The Activation, Proliferation, and Differentiation of Human B Lymphocytes

  • Julian L. AmbrusJr.
  • Cynthia H. Jurgensen
  • Debra L. Bowen
  • Shohken Tomita
  • Toshimasa Nakagawa
  • Naoko Nakagawa
  • Harris Goldstein
  • Normal L. Witzel
  • Howard S. Mostowski
  • Anthony S. Fauci
Part of the Advances in Experimental Medicine and Biology book series (AEMB, volume 213)


Efforts to evaluate normal human B cell physiology have resulted in the development of a model in which a resting B cell must progress through stages of activation, proliferation, and differentiation before becoming an immunoglobulin (Ig)-producing cell (1–4). Presumably each of these stages has specific signals, positive as well as negative, which control the nature as well as the intensity of the response. To evaluate the validity of this model, researchers have looked for reagents which act selectively at each of these stages. These include antigens, mitogens, soluble factors produced by various cell types, and various pharmacologic agents. In this review we will emphasize some of the studies performed in our laboratory on the various stages of B cell function in humans.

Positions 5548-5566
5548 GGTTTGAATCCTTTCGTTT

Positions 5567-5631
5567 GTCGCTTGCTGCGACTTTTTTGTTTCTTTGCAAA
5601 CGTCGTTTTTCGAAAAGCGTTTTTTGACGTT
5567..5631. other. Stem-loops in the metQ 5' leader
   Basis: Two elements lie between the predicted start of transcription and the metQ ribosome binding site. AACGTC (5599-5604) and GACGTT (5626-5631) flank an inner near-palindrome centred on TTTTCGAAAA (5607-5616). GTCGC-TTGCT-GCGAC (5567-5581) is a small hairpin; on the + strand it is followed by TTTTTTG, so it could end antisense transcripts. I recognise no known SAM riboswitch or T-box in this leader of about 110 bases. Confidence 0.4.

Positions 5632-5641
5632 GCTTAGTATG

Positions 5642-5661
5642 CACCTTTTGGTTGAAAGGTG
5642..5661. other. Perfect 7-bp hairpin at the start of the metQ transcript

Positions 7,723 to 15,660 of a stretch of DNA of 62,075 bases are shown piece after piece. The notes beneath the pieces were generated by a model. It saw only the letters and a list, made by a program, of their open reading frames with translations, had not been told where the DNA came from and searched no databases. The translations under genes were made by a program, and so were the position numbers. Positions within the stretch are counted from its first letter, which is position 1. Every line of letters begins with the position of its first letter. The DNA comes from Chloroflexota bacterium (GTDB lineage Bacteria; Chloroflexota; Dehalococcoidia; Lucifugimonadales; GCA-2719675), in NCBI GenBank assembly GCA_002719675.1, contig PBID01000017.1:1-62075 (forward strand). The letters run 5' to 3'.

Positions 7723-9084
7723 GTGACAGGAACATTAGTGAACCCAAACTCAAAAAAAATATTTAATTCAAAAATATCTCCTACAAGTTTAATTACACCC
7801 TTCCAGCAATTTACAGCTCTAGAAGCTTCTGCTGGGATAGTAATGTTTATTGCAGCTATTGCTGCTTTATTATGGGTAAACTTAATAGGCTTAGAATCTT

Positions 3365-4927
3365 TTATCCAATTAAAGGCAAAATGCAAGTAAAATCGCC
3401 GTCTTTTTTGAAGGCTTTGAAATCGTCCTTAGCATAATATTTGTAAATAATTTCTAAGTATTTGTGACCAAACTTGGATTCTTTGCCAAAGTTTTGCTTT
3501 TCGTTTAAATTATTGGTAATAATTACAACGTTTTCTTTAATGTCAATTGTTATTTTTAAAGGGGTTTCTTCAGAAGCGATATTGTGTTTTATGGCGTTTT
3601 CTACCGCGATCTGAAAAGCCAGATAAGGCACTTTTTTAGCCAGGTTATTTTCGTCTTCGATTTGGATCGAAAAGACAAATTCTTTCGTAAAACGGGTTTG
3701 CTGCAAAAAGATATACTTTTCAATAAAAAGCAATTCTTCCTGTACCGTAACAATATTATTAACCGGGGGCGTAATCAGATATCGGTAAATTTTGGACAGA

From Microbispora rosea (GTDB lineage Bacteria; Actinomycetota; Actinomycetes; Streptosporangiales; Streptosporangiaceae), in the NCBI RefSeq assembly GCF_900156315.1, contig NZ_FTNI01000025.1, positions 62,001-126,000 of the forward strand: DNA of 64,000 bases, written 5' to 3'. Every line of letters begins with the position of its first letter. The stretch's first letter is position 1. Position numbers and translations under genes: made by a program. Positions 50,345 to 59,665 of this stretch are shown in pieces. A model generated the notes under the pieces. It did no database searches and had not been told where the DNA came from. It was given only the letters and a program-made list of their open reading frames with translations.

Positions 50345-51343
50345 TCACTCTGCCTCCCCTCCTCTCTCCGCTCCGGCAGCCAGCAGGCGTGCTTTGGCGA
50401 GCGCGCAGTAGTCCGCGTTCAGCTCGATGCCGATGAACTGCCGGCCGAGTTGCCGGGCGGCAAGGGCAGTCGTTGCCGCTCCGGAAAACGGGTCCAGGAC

Murine System Lymphoma Line Solubilized Membrane Protein Cell Differentiation Factor Adenylate Cyclase Activator Forskolin 


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Copyright information

© Plenum Press, New York 1987

Authors and Affiliations

  • Julian L. AmbrusJr.
    • 1
  • Cynthia H. Jurgensen
    • 1
  • Debra L. Bowen
    • 1
  • Shohken Tomita
    • 1
  • Toshimasa Nakagawa
    • 1
  • Naoko Nakagawa
    • 1
  • Harris Goldstein
    • 1
  • Normal L. Witzel
    • 1
  • Howard S. Mostowski
    • 1
  • Anthony S. Fauci
    • 1
  1. 1.Laboratory of Immunoregulation, National Institute of Allergy and Infectious DiseasesNational Institutes of Health BethesdaUSA

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